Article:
Journal: Journal of Fish Biology, vol. 59, p. 330–337–8, 2001
Publisher: Academic Press
International Standard Numbers:
Open Access: none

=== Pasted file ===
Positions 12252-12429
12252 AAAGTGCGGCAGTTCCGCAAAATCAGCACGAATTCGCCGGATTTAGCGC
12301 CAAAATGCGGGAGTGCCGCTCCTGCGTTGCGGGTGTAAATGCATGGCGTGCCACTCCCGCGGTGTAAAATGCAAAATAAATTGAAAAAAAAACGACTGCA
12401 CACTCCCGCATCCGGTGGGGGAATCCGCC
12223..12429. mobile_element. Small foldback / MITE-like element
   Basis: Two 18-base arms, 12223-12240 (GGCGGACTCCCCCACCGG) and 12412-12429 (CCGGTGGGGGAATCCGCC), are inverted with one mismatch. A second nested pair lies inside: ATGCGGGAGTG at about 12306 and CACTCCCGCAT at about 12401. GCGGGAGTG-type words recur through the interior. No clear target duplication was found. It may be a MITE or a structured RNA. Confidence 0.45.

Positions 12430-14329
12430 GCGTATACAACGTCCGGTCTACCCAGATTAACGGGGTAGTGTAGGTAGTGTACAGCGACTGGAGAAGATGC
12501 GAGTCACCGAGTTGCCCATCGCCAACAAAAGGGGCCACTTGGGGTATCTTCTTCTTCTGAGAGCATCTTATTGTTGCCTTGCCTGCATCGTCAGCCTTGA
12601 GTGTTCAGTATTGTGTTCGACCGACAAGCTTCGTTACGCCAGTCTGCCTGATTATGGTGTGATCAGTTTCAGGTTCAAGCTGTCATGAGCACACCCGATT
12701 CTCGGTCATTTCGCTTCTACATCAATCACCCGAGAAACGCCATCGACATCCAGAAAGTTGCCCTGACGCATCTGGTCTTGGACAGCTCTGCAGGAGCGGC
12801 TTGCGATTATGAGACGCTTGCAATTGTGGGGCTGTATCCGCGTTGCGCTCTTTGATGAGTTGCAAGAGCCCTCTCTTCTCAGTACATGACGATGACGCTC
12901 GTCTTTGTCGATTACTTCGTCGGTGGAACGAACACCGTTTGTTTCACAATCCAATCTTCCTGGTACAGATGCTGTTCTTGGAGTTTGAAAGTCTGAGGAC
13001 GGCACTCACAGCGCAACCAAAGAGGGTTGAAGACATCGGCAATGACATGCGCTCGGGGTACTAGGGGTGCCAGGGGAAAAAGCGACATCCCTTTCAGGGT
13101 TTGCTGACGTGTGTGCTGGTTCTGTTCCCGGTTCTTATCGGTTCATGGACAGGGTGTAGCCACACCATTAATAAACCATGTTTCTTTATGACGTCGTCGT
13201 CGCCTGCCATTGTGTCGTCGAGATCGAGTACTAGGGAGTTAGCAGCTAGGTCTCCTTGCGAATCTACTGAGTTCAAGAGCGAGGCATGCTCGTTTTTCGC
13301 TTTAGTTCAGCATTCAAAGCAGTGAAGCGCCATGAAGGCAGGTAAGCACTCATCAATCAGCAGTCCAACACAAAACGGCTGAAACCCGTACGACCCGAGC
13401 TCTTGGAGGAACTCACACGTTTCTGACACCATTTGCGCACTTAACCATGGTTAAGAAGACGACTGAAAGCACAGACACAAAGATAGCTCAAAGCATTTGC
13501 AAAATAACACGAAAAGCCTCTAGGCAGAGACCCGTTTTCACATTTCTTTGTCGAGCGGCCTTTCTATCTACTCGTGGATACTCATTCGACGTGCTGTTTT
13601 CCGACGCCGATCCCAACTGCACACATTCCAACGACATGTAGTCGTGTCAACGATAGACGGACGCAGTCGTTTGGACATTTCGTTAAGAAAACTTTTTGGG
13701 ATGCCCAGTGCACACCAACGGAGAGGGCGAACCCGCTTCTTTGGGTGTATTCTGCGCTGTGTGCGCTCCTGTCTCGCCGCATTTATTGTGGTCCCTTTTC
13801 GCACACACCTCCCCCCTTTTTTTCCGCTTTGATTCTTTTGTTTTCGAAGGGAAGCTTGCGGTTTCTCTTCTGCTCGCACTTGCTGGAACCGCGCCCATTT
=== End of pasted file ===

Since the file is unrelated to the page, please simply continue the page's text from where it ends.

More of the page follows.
The core temperature of the rainbow trout Oncorhynchus mykiss (3·5 kg) dropped to 1·0° C during the first 6 h of chilling at 0·5° C, remained stable until 24 h, and dropped significantly to 0·7° C after 39 h. Blood plasma osmolality increased and muscle moisture content decreased gradually with increasing chilling time. After 39 h of chilling, the rainbow trout experienced 40 mosmol l-1 higher blood plasma osmolality and 2·8% less muscle moisture content compared with initial values. In the Atlantic salmon Salmo salar (5·3 kg), core temperature dropped to 1·3° C and blood plasma osmolality increased significantly during the first 6 h of chilling at 0·5° C, but remained relatively stable throughout the rest of the experimental period. After 39 h of chilling, the salmon experienced 20 mosmol l-1 higher blood plasma osmolality and 0·5% less muscle moisture content compared with initial values. In rainbow trout muscle moisture content was inversely related to blood plasma osmolality indicating reduced seawater adaptation with increasing hours of chilling. No such relationship was observed in the Atlantic salmon. Hence, changes in plasma osmolality and muscle moisture in the Atlantic salmon do not indicate osmoregulatory failure since the new levels, once established, were maintained throughout the chilling time.